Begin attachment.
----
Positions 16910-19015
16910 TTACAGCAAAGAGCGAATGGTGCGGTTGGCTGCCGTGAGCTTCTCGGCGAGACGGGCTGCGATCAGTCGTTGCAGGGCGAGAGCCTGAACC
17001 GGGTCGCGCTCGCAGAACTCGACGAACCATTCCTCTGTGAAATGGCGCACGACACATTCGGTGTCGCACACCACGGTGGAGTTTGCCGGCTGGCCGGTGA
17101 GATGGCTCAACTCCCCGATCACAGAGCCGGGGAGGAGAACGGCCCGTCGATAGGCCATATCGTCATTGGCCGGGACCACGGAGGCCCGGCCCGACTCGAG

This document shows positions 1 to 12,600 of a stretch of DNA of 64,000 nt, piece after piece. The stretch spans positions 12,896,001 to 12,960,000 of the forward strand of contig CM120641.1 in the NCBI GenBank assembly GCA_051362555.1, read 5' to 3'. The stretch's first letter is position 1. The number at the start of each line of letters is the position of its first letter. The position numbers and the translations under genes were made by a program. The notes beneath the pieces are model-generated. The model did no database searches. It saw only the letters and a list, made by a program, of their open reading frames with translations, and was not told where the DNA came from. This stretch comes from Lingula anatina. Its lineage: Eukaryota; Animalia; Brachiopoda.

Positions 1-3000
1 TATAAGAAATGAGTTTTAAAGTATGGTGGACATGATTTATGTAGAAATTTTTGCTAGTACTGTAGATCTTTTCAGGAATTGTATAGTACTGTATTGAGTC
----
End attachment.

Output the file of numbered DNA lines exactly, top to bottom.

Positions 16910-19015
16910 TTACAGCAAAGAGCGAATGGTGCGGTTGGCTGCCGTGAGCTTCTCGGCGAGACGGGCTGCGATCAGTCGTTGCAGGGCGAGAGCCTGAACC
17001 GGGTCGCGCTCGCAGAACTCGACGAACCATTCCTCTGTGAAATGGCGCACGACACATTCGGTGTCGCACACCACGGTGGAGTTTGCCGGCTGGCCGGTGA
17101 GATGGCTCAACTCCCCGATCACAGAGCCGGGGAGGAGAACGGCCCGTCGATAGGCCATATCGTCATTGGCCGGGACCACGGAGGCCCGGCCCGACTCGAG

This document shows positions 1 to 12,600 of a stretch of DNA of 64,000 nt, piece after piece. The stretch spans positions 12,896,001 to 12,960,000 of the forward strand of contig CM120641.1 in the NCBI GenBank assembly GCA_051362555.1, read 5' to 3'. The stretch's first letter is position 1. The number at the start of each line of letters is the position of its first letter. The position numbers and the translations under genes were made by a program. The notes beneath the pieces are model-generated. The model did no database searches. It saw only the letters and a list, made by a program, of their open reading frames with translations, and was not told where the DNA came from. This stretch comes from Lingula anatina. Its lineage: Eukaryota; Animalia; Brachiopoda.

Positions 1-3000
1 TATAAGAAATGAGTTTTAAAGTATGGTGGACATGATTTATGTAGAAATTTTTGCTAGTACTGTAGATCTTTTCAGGAATTGTATAGTACTGTATTGAGTC